A Word from Our Pastor 2013 October: For All the Saints

Copy of IMG_7663“For All The Saints”

For many of us, October’s big highlight is Halloween. Plenty of festivities with dressing up the kids and/or grandkids or seeing the neighbor kids, fond memories of buckets of trick-or-treat candy. . . When we dress up as witches or other scary creatures, it helps us to overcome our fears, by mocking the things that threaten us. . .as Christians we know that Christ has defeated death – the worst of our “enemies,” so we can make fun of the things that may frighten us. We can reassure ourselves that they have no power over us, for we stand in the light of God.

I suppose that the fall season brings up these concerns – about powerlessness, even about death. Just yesterday, it really felt like fall for the first time this year. Even though the sun was warm, actually very warm, a strong wind was blowing. Leaves flew through the neighborhood, showering pollen dust on my car, followed by a cool evening. Fall is a pretty dramatic season because of how much things change. Trees become more colorful, and can drop all their leaves suddenly; night comes sooner, fruit falls to the ground. . .it seems like everything is stopping its growth, getting ready to rest, making way for winter. It is the signal that the end of the year, the end of the life cycle, is coming.

One way that the church responds to these rather gloomy feelings and themes is to transform Halloween into “All Saints Day,” also called “All Souls Day.” In Europe, and similarly in the Dia de los Muertos of Spanish-speaking countries, at this time of year the spirits of those who have passed on come back for a brief visit. The Day of the Dead altars (at home or at a cemetery) are covered with memorabilia and favorite foods to welcome them back. It is intended to be a friendly and comforting visit – and making the preparations bring up happy memories, and provide an opportunity to please our loved ones once again by showing how much we still care. Traditional Mexican figures of the dead (as skeletons) show them enjoying the afterlife – it seems like a perpetual party. Not a bad way to picture our eternal life with God. . .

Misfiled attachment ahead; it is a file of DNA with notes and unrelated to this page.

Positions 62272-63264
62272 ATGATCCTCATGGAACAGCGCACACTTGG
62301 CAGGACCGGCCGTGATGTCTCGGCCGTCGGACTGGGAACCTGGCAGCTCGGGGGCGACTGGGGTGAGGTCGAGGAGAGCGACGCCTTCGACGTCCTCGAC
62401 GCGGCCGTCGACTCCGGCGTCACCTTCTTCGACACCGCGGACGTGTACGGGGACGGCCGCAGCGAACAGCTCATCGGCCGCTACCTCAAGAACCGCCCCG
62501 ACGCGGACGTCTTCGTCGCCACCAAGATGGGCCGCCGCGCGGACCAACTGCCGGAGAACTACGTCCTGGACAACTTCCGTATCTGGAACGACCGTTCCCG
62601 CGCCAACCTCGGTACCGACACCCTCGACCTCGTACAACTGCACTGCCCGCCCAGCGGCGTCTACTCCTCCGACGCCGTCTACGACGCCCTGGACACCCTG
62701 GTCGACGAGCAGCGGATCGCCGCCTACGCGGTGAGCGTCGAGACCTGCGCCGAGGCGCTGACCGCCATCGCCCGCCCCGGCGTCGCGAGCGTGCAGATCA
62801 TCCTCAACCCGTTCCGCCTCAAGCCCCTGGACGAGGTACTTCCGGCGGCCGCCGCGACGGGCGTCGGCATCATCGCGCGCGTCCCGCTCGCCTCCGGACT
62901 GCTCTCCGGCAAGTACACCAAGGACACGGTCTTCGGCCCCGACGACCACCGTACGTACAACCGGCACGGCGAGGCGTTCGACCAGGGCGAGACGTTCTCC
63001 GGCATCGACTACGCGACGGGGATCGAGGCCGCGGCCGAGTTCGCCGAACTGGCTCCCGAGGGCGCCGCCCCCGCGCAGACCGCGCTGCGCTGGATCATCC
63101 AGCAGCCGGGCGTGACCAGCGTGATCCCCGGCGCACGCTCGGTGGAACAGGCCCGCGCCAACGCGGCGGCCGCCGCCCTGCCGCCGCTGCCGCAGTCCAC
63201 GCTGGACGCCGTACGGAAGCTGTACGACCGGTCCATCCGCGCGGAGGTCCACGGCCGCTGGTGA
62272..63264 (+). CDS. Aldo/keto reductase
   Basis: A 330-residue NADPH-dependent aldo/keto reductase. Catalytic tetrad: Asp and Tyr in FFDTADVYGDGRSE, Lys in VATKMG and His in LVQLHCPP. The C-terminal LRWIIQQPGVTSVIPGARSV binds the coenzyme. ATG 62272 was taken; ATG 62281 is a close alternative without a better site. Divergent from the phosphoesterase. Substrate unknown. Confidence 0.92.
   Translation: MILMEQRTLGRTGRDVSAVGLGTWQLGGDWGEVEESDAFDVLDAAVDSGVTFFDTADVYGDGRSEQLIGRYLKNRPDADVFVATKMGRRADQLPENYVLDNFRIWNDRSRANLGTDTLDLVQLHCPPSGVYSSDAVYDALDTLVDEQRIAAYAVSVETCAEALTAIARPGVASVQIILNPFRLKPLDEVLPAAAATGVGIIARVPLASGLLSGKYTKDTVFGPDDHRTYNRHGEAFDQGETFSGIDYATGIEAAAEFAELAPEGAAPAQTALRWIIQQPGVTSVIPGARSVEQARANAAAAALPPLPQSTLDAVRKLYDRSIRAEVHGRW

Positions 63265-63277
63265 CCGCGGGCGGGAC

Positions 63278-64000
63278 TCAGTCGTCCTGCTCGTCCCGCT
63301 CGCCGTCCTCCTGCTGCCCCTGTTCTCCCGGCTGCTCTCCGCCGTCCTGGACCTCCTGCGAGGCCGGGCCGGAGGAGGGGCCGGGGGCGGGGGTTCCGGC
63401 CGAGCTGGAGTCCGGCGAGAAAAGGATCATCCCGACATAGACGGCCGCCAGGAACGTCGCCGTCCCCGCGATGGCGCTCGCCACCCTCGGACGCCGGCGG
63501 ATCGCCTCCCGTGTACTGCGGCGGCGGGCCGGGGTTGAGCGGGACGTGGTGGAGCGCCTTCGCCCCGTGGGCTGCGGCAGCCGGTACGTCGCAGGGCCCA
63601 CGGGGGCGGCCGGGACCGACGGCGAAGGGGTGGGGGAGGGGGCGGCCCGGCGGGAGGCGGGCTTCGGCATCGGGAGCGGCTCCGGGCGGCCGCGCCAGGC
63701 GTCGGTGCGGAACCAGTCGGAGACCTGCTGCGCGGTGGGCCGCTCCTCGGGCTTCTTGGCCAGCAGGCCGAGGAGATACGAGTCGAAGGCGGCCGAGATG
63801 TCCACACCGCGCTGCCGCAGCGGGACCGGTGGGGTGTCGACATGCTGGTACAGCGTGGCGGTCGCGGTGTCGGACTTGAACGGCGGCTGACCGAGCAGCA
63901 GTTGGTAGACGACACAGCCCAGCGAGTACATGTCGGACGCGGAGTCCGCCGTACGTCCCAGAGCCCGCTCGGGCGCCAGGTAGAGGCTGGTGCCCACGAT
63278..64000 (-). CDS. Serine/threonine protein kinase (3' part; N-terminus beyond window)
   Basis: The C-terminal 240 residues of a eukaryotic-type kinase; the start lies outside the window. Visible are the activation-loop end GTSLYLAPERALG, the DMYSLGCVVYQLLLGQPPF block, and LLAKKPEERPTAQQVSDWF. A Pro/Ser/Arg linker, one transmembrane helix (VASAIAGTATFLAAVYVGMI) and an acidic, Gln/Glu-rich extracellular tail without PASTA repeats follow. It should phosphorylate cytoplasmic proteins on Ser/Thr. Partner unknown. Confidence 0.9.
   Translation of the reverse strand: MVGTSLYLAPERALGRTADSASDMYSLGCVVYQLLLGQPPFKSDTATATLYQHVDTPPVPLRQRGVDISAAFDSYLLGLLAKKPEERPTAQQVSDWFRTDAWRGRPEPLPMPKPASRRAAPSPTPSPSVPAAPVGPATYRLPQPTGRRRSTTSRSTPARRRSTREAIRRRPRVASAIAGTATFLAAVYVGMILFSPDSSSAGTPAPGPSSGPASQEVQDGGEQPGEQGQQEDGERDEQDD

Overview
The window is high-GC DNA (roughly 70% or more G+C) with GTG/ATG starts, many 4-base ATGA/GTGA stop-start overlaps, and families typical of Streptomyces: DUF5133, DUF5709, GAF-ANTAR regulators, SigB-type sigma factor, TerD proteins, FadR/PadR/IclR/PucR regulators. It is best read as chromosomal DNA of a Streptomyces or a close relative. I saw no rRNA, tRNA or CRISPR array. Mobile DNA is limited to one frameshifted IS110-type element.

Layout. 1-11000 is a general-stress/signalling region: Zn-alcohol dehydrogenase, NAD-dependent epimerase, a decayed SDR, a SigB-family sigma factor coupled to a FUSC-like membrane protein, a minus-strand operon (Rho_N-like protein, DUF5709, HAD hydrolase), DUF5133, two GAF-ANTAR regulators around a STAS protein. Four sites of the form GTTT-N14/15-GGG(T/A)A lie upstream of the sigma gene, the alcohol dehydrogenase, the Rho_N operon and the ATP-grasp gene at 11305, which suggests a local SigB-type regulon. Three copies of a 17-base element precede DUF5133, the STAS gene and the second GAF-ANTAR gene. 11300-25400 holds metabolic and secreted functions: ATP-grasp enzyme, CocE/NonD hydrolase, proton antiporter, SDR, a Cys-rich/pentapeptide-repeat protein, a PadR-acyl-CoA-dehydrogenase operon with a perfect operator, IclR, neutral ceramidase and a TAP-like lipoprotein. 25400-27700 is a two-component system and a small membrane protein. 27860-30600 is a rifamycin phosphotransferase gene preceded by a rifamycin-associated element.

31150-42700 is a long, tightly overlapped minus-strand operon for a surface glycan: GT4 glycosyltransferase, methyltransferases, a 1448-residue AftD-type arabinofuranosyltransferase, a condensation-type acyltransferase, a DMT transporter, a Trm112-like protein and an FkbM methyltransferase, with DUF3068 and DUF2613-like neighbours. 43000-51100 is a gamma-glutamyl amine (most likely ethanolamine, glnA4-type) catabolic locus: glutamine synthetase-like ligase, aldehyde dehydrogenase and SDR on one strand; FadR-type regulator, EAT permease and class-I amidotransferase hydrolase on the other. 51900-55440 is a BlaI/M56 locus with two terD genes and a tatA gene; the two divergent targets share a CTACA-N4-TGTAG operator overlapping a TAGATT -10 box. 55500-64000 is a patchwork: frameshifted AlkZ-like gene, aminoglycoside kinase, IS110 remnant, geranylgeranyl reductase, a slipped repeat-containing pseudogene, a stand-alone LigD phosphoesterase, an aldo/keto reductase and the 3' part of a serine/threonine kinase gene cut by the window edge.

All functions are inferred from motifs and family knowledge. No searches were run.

We will be putting up a Day of the Dead altar on October 27 and November 3 – so please bring something to share, about someone you love who has passed away. It could be a photo or an object, or even food. The table traditionally is decorated with marigolds, whose sweet fragrance welcomes them home. We will also have a time on October 27 for you to make your own “milagro” – a picture or a few words thanking God for the blessings you have received. (“Milagro” means “miracle,” and helps us remember that the good things in our lives, and even the challenging things, are gifts from God).

Whether we remember those who have gone before us by placing items on an altar, making something creative, or by collecting photos or items we associate with them, the important thing is that we remember. God has given us a community of family and friends so that we can enjoy the blessing of serving others, of trying to live the best life we can, following Jesus’ example. This community also serves us when we are in need of support and comfort. God never intended us to live a life of faith alone; we have each other so that we may learn to be gentle, compassionate and loving. Let us remember the persons in our lives who taught us these things. Let us remember the persons in our lives who struggled, perhaps not always successfully, to be like Jesus. Let us remember, so that we may honor their lives, and give thanks to God who gave them to us. Let us remember, so that we may be more faithful.

–Rev. Naomi